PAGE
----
Get involved: send your photos, videos, news & views by texting OXFORD NEWS to 80360 or email us
Pioneering op saves life of 100th patient
SHE is one of 100, but feels like one in a million.
Monica Tansey was one of the first people in the UK to undergo a life-saving operation at the John Radcliffe Hospital in 2008.
Now the hospital is celebrating its 100th successful transcatheter aortic valve implantation (TAVI), which was completed in the last week.
Only 25 hospitals in the UK can carry out the operation, which involves complex keyhole heart surgery.
Transcatheter aortic valve implantation (TAVI) allows cardiologists to replace the aortic valve through a tube, which is inserted using keyhole techniques into either a blood vessel at the top of the leg or through a small incision between the ribs into the apex of the heart. Via this tube, a replacement value is positioned and deployed in place of the faulty valve, negating the need for open heart surgery.
The Kidlington resident has joined in with the celebrations and told how surgeons saved her life.
After a heart attack in 1975 she had a stent inserted into a blocked artery but after moving to Oxford in 2001 her health deteriorated further.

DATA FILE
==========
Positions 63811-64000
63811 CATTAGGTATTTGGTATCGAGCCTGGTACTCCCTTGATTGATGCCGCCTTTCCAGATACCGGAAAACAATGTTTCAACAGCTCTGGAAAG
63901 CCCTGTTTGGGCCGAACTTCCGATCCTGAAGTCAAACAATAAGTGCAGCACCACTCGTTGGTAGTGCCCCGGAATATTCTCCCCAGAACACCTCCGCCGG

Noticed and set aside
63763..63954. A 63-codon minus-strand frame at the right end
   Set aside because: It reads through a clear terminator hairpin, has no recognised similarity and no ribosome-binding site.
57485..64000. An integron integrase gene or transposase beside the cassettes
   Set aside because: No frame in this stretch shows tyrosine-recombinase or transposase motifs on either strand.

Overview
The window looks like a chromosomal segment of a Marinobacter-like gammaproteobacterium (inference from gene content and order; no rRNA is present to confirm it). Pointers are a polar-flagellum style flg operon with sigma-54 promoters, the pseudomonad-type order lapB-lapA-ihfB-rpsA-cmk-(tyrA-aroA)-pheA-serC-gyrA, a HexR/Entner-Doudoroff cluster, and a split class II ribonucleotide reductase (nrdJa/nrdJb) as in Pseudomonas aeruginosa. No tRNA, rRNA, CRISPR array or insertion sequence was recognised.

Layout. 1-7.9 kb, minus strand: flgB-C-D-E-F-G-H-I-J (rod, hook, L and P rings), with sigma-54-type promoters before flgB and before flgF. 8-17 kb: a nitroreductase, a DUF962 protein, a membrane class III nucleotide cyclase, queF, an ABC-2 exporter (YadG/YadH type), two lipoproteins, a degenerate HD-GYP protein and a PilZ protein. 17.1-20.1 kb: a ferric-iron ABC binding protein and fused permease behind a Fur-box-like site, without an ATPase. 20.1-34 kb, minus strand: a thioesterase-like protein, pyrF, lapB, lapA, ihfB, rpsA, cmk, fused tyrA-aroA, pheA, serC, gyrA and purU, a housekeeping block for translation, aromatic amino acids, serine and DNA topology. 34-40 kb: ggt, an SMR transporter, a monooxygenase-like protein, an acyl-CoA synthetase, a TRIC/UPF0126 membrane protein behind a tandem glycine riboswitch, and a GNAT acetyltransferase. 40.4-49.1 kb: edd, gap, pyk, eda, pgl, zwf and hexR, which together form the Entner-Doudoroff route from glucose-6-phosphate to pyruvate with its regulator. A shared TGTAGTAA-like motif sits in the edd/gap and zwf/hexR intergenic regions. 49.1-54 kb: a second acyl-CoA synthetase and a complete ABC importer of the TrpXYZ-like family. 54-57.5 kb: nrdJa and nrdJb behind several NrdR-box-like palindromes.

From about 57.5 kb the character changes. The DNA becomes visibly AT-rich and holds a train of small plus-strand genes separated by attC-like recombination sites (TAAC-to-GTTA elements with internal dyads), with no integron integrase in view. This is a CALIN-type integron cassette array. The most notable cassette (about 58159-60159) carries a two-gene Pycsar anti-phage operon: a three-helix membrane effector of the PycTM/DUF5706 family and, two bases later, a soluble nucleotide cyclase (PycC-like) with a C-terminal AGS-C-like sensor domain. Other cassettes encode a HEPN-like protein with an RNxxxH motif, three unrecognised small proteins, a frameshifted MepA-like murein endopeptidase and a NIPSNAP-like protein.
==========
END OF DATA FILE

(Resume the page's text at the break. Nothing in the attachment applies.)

By September 2008, after the death of her husband, it was clear she needed an aortic valve replacement – a procedure usually performed as open-heart surgery.
Just four days after the keyhole op Mrs Tansey was able to go home feeling better than ever.
The 75-year-old said: “It was like dying and being reborn. I don’t remember much about the operation but I remember it was like I was a completely new person. I had watched my husband die – for 14 months he was ill, he contracted motor-neurone disease and I had to watch him suffer.
“I still miss him now. He died and then I fell ill and my life fell apart. I knew at the time it was a new operation and there were some risks involved. But when I came round I could breathe properly again for the first time in years.
“That Christmas, the one I wasn’t expected to see, I even joined my family for a walk to the pub for a drink after lunch.”
Mrs Tansey now spends her days with her friends at the retirement complex Homewell House in The Moors.
She also visits her son Timothy, who runs The Plough Inn in Upper Wolvercote.
The procedure in open heart surgery is normally performed by a team of five specialists supported by an expert team under general anaesthesia. Patients are usually in hospital for three to eight days.
Recovery after TAVI is much more rapid and the procedure relieves a patient’s symptoms, increases life expectancy and improves quality of life.
Dr Bernard Prendergast, consultant cardiologist and cardiology clinical director at the John Radcliffe Hospital, performed the first TAVI at the hospital. He said: “TAVI is the most significant development in interventional cardiology in the past decade and can transform the lives of patients with severe aortic valve disease who are too frail or ill to undergo open heart surgery.”